SOC

Our Top 2020 Cybersecurity Insights

The transition from office to remote environments was abrupt and one of the most defining moments that the cybersecurity industry and professionals faced in 2020. We wrote about the top issues CISOs were facing throughout the year but also doubled down on sharing insights about the evolution of next-generation SOCs, the failure of SIEM platforms as organizations are experiencing them today, and how self-supervised AI fits into the equation.

MixMode in the Real World: Customers Turn to MixMode Frustrated and in Search of a Viable SIEM Alternative

SIEM has failed to meet the needs of enterprises in the modern threatscape. One huge reason for this is that over time, most organizations will come to the sad realization that they will never achieve a full enterprise deployment of their SIEM. By its very nature, SIEM is always “in process.” It’s not unusual for an organization to have an SIEM in process for a full decade.

Featured Use Case: Why a Large US Utility Company Turned to MixMode to Address Utility Grid Vulnerabilities

A large utility company approached MixMode with the following scenario: The enterprise SOC was utilizing a shared SIEM application that was being utilized by several stakeholders: the networking team, the SCADA team, the dev-ops team, the compliance team and cybersecurity teams for “basic search and investigation of log files to meet regulatory compliance requirements”.

How Vendors Capitalize on SIEM’s Fundamental Flaws

Because the fundamental nature of SIEM requires infinite amounts of data, security teams are forced to constantly wrangle their network data and faced with an unmanageable number of false positive alerts. This means they have to devise efficient ways to collect, organize and store data, resulting in an incredible investment in human and financial resources.

The Case Against Using a Frankenstein Cybersecurity Platform

The cybersecurity market has, simply put, been cobbled together. A tangled web of non-integrated systems and alerts from siloed systems. Enterprises are now being forced to utilize a “Frankenstein” of stitched together tools to create a platform that might cover their security bases.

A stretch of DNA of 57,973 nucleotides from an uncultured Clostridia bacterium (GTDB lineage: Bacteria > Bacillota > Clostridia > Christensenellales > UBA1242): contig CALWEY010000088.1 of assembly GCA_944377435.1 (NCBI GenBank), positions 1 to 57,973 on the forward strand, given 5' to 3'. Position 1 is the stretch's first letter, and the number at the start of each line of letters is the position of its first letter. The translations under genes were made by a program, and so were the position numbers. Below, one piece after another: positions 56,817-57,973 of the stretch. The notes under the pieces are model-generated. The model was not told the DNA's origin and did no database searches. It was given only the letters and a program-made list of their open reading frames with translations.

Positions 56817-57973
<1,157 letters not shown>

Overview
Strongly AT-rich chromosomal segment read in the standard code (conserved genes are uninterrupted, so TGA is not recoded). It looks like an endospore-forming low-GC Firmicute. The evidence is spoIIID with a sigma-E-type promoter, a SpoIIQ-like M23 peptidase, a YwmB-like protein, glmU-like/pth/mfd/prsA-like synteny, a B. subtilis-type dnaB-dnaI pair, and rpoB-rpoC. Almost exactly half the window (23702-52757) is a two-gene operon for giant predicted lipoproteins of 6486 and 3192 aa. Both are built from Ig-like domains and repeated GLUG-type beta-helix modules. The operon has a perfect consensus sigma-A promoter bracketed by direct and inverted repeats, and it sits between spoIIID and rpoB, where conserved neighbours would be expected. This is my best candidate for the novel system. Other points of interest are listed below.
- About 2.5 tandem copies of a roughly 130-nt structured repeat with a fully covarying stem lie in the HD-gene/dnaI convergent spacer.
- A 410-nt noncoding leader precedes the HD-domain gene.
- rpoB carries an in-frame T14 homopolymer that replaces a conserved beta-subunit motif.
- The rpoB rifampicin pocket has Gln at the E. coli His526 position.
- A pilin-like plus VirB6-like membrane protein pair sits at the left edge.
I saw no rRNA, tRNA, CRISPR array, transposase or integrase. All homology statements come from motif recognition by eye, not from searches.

Improving on the Typical SIEM Model

Despite its inherent flaws, today’s SIEM software solutions still shine when it comes to searching and investigating log data. One effective, comprehensive approach to network security pairs the best parts of SIEM with modern, AI-driven predictive analysis tools. Alternatively, organizations can replace their outdated SIEM with a modern single platform self-learning AI solution.

Whitepaper: The Failed Promises of SIEM

The fundamental SIEM flaws lie in the platform’s need for continual adjustment, endless data stores, and a tendency to create an overwhelming number of false positives. When organizations instead turn to a next-generation cybersecurity solution, which predicts behavior with an unsupervised (zero tuning) system, they are poised to save on both financial and human resources.

How Data Normalization in Cybersecurity Impacts Regulatory Compliance

Complying with privacy regulations requires all organizations to have access to data on demand, wherever it lives on a network. With the unfathomable amount of data managed by most organizations operating in the finance space today, it can become a significant challenge to locate specific data across legacy systems and networks with countless connections online and off.

Why The Future of Cybersecurity Needs Both Humans and AI Working Together

A recent WhiteHat Security survey revealed that more than 70 percent of respondents cited AI-based tools as contributing to more efficiency. More than 55 percent of mundane tasks have been replaced by AI, freeing up analysts for other departmental tasks.